The board had not yet voted, and it is unclear whether those statements qualify Aldridge as participating in the deliberations, which is barred by law.


Making use of the loophole

Some have questioned whether it was appropriate for Aldridge to take advantage of the 15,000 loophole in the first place. The small-town provision is intended for a scenario when an elected official owns the only business in town that provides a needed service, and it would pose a major inconvience for the town to seek that service from outside the area.

Every town west of Asheville could technically utilize the loophole, but most elected or appointed officials don’t. Just recently, Sam McCrary, who serves on the Maggie ABC board, acted as the town’s real estate agent in the purchase of land for a new ABC store. In that scenario, McCrary did not accept commission from the deal.

“No, absolutely not,” McCrary said. McCrary said he did not take commission “because of a conflict of interest from serving on the ABC board.”

In the town board’s eyes, however, Aldridge was a logical choice. The town needed someone who could act quickly since another offer for the property was pending.

“Alderman (Mark) DeMeola felt that Alderman Aldridge could represent the Town if he is removed from all aspects of any action decided. Alderman (Saralyn) Price agreed, adding that it would be difficult to select a realtor from all the realtors within the Maggie Valley area,” the minutes from the meeting read.

The board made a point of noting that Aldridge’s commission would come out of the selling price, and wouldn’t really cost the town anything extra. Wording to that effect was included in the town’s resolution to buy the property.

But it’s not exactly accurate, according to Joann Lyons, a Realtor with Maggie Valley Properties. If Aldridge had left his portion of the commission on the table, it would have reduced the selling price and saved the town money. Lyons said there are several Realtors in Maggie Valley who would have done the transaction for the town pro bono.

“Upon my brokers approval I would have been more than happy to have helped them and not charged the town anything,” Lyons said. “Several of us would have been happy to do that for the town. We pay town taxes so we would have been happy to save the town the money.”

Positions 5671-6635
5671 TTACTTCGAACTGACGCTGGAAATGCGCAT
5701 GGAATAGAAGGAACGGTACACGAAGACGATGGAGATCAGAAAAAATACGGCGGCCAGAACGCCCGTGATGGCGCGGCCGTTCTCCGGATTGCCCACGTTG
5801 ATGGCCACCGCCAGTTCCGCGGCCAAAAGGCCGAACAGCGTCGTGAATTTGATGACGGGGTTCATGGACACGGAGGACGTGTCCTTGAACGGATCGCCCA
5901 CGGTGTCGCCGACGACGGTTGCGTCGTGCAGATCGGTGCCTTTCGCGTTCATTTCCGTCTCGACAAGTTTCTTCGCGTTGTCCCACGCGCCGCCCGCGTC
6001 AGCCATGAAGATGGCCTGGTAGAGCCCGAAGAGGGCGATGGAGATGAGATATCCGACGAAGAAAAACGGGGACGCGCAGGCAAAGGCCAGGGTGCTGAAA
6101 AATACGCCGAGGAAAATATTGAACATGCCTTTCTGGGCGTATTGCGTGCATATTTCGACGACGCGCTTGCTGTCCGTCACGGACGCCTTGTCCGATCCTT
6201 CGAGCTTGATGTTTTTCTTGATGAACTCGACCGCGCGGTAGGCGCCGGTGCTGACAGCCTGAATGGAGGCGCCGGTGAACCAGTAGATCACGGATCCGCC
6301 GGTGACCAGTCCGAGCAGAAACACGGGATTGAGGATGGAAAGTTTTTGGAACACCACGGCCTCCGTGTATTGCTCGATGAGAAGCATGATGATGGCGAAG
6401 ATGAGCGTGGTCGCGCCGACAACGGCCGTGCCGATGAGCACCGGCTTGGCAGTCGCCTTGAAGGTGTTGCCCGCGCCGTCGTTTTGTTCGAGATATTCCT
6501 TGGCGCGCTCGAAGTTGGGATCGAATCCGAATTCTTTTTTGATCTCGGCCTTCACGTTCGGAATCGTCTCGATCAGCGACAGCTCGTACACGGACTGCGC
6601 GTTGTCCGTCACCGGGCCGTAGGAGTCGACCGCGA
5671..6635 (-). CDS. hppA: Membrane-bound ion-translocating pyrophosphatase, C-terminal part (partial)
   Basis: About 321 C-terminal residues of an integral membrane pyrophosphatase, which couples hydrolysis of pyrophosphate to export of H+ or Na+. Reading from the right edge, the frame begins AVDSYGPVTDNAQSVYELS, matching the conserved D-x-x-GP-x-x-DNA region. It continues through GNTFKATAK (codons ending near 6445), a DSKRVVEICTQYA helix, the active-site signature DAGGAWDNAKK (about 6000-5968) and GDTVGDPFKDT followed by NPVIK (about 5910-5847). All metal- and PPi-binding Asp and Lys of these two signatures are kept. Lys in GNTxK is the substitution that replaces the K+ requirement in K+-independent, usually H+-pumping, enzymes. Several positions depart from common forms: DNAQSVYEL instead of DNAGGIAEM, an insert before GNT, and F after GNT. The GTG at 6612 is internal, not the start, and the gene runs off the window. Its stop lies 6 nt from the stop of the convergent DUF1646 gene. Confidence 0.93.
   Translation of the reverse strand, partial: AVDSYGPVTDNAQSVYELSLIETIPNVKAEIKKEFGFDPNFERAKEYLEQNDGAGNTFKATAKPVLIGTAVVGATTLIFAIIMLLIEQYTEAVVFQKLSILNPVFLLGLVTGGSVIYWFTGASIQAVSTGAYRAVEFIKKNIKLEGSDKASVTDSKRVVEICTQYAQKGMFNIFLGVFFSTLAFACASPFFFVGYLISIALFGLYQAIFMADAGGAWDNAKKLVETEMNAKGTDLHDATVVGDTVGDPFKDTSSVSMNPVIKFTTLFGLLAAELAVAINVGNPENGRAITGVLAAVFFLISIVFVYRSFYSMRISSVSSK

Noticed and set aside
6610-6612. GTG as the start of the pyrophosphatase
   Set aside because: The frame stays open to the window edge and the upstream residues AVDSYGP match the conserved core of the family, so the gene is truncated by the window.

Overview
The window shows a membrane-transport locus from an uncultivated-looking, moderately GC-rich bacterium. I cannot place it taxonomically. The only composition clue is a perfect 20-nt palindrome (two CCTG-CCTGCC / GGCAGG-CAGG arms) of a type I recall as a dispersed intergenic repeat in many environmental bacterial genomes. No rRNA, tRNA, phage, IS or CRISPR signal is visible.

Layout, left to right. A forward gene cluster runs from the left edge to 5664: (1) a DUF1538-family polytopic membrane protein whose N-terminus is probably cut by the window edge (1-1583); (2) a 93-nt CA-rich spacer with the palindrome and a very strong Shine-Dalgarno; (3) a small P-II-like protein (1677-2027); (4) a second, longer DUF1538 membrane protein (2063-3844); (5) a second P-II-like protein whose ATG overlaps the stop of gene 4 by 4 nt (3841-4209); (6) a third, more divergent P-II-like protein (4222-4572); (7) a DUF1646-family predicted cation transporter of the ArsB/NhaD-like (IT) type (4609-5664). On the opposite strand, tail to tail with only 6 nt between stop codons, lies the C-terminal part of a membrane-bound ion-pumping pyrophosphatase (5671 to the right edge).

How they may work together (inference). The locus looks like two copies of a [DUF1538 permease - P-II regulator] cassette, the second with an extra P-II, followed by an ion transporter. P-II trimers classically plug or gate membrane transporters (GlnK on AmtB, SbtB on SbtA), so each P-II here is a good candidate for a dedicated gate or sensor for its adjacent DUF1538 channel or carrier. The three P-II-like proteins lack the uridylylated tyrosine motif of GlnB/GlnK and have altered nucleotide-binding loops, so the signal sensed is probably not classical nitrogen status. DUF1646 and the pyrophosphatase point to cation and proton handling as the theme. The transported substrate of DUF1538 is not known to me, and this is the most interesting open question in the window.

How did the town find out?

Another recent development in the story comes from a would-be buyer of the same property who was preempted by the town with a slightly higher offer. Mike Gaddis, a developer from Maryville, said the sellers had verbally accepted his offer of $125,000. The paperwork had been faxed to the sellers and was expected to be returned within a couple of days, Gaddis said.

In the meantime, the Maggie town board found out the sellers were considering an offer of $125,000. They called a special meeting, hired Aldridge as their real estate agent and told him to make the sellers an offer of $130,000. The town had the property under contract the next day.

“I was very upset,” Gaddis said. “It is kind of bizarre how they knew what I was offering for it. That is supposed to be confidential.”

Tim Barth, the Maggie Valley town manager, said the town’s timing was just a lucky coincidence on their part. Barth said the town learned through casual conversation that the sellers were considering an offer of $125,000 — much less than the initial asking price — and called a special meeting to discuss it.

“We decided if somebody had made an offer of $125,000 and it was seriously being considered that we might be interested,” Barth said. “We didn’t know if there was a sale pending or how close the sale was.” Barth said he can’t remember who told the town about the $125,000 offer on the table.

On another front, Gaddis said his intentions for the property were misunderstood. In a memo to the town board, Barth wrote: “If the town does not buy the property there is no guarantee what might get built on the property. There has been mention of a 27-foot-tall ice cream cone shaped structure being built on the property and that they would sell ice-cream out of it.”

Gaddis said they had the wrong guy.

“I’ve never been in the ice-cream business and don’t want to be in the ice-cream business,” Gaddis said.

Gaddis said he planned to build a professional office on the property and had already had engineers look at it.

Apparently another potential buyer interested in the property several months earlier had broached the idea of an ice-cream stand, but never made a real offer and was unconnected with Gaddis.